When I first read about a certain non-word that the president tweeted out in the dead of night, I spouted some choice words myself — mostly of the four-letter variety.
It is incredibly depressing that media outlets now place so much import on midnight Twitter shenanigans at the expense of the real issues, some of which are quite literally sending America to the brink of bankruptcy.
I’m not talking about individual citizens or businesses filing for Chapter 11, either. I’m talking about a financial failure that ruins our very government’s standing with investors and lenders around the world. Let me lay it out for you.
The debt ceiling has become confused with debt reduction. Many people would concede that America’s debt is some kind of nebulous problem to be dealt with in the long-term. But increasingly, we are seeing regular crises like the April threat of a government shutdown because of short-term problems with the “debt ceiling” — that is, America simply making good on its existing obligations.
As a result hard spending decisions don’t happen. Since Congress loves to manufacture a regular crisis through the debt ceiling, legislators never have to get serious about entitlement reform or face the hard reality that Social Security will be insolvent in just 17 years. Remember, the debt ceiling is about existing obligations and money that has already been borrowed and spent. It does nothing to change the structural problems with entitlements, which make up roughly two-thirds of the budget, or alter the path of U.S. budget deficits or debt loads going forward.
Congress is intent on making this situation worse. There’s no way to spin this. Republicans in Congress are almost wholly to blame for this. They began picking fights with Obama despite a long history of bipartisan voting to raise the debt ceiling before 2008 — including seven unremarkable votes under George W. Bush to raise the debt ceiling, without a fuss. Those on the far right see the debt ceiling as an opportunity to force spending cuts, but it only makes the budgeting process more painful and creates serious uncertainty among those lending the U.S. money through the bond market.
But our debt situation is already creating consequences. This brinksmanship had serious results in 2011, when the U.S. saw its sovereign debt rating downgraded for the first time ever. Some in the GOP realized they were playing with fire, such as current Senate Majority Leader Mitch McConnellMitch McConnellAmerica will go bankrupt if Washington doesn’t wake up Senate returns more pessimistic than ever on healthcare GOP senator: Tax reform more likely to come before ObamaCare repeal MORE (R-Ky.) who proposed to do away with this regular ritual of pain in July 2011. But others were emboldened, and caused a 15-day government shutdown in 2013 and other headaches in the intervening years. This is not good governance, nor is it not good for the U.S. government’s standing in global capital markets.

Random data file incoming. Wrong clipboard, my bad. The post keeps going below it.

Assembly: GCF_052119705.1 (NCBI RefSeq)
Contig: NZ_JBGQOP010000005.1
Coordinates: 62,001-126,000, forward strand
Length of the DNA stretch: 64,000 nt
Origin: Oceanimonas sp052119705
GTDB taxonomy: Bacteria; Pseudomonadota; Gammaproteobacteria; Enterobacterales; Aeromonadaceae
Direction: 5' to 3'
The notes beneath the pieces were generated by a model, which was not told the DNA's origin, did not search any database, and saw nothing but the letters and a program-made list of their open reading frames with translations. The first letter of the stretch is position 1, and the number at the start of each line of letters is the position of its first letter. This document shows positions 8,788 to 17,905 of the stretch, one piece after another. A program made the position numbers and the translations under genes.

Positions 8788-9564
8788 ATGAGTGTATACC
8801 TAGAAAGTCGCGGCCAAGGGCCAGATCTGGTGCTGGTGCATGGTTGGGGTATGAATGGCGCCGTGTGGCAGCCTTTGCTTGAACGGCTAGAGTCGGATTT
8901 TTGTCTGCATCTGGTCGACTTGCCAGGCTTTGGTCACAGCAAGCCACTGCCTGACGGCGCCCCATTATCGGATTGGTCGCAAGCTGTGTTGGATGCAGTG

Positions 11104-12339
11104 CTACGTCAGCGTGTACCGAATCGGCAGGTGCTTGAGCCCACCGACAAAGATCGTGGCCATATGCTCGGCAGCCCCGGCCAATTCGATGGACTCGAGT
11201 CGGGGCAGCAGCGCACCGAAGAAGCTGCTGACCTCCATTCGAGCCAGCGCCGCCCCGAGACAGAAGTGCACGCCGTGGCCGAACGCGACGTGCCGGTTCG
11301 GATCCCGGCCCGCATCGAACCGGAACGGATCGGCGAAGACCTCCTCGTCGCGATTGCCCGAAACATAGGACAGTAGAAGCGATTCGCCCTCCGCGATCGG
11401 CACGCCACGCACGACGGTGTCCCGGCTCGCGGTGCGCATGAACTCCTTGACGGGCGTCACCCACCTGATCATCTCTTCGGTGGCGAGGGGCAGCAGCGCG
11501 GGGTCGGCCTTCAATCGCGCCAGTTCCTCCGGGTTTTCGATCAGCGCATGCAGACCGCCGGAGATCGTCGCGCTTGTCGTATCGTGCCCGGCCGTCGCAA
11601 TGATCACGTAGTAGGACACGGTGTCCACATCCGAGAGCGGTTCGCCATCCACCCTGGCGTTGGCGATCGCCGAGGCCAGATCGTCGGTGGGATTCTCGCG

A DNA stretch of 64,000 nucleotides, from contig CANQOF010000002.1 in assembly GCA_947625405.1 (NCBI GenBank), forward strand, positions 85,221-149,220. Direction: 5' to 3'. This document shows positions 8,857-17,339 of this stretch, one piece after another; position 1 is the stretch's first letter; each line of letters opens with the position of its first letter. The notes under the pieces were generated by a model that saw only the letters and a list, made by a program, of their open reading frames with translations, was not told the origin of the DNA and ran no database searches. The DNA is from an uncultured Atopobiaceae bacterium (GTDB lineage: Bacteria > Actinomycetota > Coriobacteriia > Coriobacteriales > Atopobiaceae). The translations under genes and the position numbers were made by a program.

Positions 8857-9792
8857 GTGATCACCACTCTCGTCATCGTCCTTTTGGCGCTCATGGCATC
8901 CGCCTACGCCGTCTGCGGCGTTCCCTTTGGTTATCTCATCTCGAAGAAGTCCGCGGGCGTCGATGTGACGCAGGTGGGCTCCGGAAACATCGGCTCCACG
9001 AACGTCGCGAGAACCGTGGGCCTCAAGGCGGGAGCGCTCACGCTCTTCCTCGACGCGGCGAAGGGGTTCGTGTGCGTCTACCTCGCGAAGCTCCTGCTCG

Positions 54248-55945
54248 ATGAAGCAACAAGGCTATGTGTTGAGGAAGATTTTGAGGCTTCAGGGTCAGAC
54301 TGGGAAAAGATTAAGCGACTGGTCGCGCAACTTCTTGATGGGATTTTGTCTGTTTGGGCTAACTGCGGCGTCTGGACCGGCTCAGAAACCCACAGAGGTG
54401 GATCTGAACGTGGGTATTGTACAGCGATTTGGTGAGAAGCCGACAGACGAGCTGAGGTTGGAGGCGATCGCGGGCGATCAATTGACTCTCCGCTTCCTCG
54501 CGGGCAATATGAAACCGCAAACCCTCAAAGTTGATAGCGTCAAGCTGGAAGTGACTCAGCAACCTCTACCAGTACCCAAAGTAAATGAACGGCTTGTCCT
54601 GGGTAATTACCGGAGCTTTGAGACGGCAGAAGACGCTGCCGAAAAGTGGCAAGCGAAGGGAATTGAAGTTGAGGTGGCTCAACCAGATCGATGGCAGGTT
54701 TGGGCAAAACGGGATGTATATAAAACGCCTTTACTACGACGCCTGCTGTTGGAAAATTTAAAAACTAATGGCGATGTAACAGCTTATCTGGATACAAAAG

Tax cuts will make it much worse. Some seem to think that the grandstanding about the debt ceiling and government shutdowns are a battle of principles, a fight to reduce spending wherever you can and whatever the cost in the service of long-term debt reduction. But that argument goes out the window when the “fiscal conservatives” fighting so hard against spending and the debt ceiling turn around and push for deep tax cuts. For instance, the Tax Foundation estimates that the Trump tax plan to reduce individual rates to three brackets and corporate rates to 15 percent would cost the U.S. Treasury $4 trillion to $6 trillion over 10 years. That’s trillion with a “t,” people.
Finally, promises of cuts have choked tax revenue. Even if tax cuts aren’t on the books yet, all the talk about lower rates has created a cash crunch in the here and now. A recent Bloomberg report estimated that the wealthy have deferred as much as 20 percent of their taxable income from 2016 — causing a budget crunch that will hasten the debt ceiling and exacerbate spending and debt issues this year. Do you think Congress, which has been woefully unprepared to deal effectively with the debt ceiling in the past, will deal well under pressure in 2017?
This, my friends, is how America goes bankrupt.
It’s preventable, yes, but President Trump and small-minded Tea Party members won’t stop it. After all, Trump has said that the government “needs a good shutdown.” As the king of debt (and bankruptcy), he clearly doesn’t care who’s left holding the bag as long as he gets his. And trust me, Trump will get his. He can afford to fritter away his nights on Twitter. But the American people better wake up and focus on the issues that matter.
Jeff Reeves is a stock analyst and executive editor of InvestorPlace.com. His commentary has also appeared on CNBC, Fox Business, USA Today, and the Wall Street Journal network.
The views expressed by contributors are their own and are not the views of The Hill.